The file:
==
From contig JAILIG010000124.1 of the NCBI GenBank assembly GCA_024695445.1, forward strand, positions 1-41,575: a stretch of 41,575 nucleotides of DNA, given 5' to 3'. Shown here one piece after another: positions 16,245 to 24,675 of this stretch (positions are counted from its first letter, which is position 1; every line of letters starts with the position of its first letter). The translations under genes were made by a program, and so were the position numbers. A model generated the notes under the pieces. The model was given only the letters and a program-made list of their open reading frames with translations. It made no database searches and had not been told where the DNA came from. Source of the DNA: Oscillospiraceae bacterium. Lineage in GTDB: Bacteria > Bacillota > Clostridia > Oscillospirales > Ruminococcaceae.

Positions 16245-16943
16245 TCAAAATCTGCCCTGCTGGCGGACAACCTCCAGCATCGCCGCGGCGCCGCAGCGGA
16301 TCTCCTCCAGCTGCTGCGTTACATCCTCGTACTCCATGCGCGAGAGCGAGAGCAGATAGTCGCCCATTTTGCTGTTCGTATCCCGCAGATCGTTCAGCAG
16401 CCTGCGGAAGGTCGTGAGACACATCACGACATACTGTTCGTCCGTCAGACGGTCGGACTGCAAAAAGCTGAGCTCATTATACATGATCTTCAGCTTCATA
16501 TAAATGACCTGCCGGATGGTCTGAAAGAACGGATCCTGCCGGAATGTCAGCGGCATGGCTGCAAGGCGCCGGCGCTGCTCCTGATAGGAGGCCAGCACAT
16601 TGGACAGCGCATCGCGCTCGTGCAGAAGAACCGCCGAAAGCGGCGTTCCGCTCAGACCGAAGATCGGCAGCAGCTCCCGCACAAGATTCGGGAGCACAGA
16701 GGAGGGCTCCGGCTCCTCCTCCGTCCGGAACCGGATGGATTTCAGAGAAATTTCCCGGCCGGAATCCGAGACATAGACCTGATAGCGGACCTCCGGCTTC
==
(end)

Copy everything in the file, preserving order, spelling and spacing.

From contig JAILIG010000124.1 of the NCBI GenBank assembly GCA_024695445.1, forward strand, positions 1-41,575: a stretch of 41,575 nucleotides of DNA, given 5' to 3'. Shown here one piece after another: positions 16,245 to 24,675 of this stretch (positions are counted from its first letter, which is position 1; every line of letters starts with the position of its first letter). The translations under genes were made by a program, and so were the position numbers. A model generated the notes under the pieces. The model was given only the letters and a program-made list of their open reading frames with translations. It made no database searches and had not been told where the DNA came from. Source of the DNA: Oscillospiraceae bacterium. Lineage in GTDB: Bacteria > Bacillota > Clostridia > Oscillospirales > Ruminococcaceae.

Positions 16245-16943
16245 TCAAAATCTGCCCTGCTGGCGGACAACCTCCAGCATCGCCGCGGCGCCGCAGCGGA
16301 TCTCCTCCAGCTGCTGCGTTACATCCTCGTACTCCATGCGCGAGAGCGAGAGCAGATAGTCGCCCATTTTGCTGTTCGTATCCCGCAGATCGTTCAGCAG
16401 CCTGCGGAAGGTCGTGAGACACATCACGACATACTGTTCGTCCGTCAGACGGTCGGACTGCAAAAAGCTGAGCTCATTATACATGATCTTCAGCTTCATA
16501 TAAATGACCTGCCGGATGGTCTGAAAGAACGGATCCTGCCGGAATGTCAGCGGCATGGCTGCAAGGCGCCGGCGCTGCTCCTGATAGGAGGCCAGCACAT
16601 TGGACAGCGCATCGCGCTCGTGCAGAAGAACCGCCGAAAGCGGCGTTCCGCTCAGACCGAAGATCGGCAGCAGCTCCCGCACAAGATTCGGGAGCACAGA
16701 GGAGGGCTCCGGCTCCTCCTCCGTCCGGAACCGGATGGATTTCAGAGAAATTTCCCGGCCGGAATCCGAGACATAGACCTGATAGCGGACCTCCGGCTTC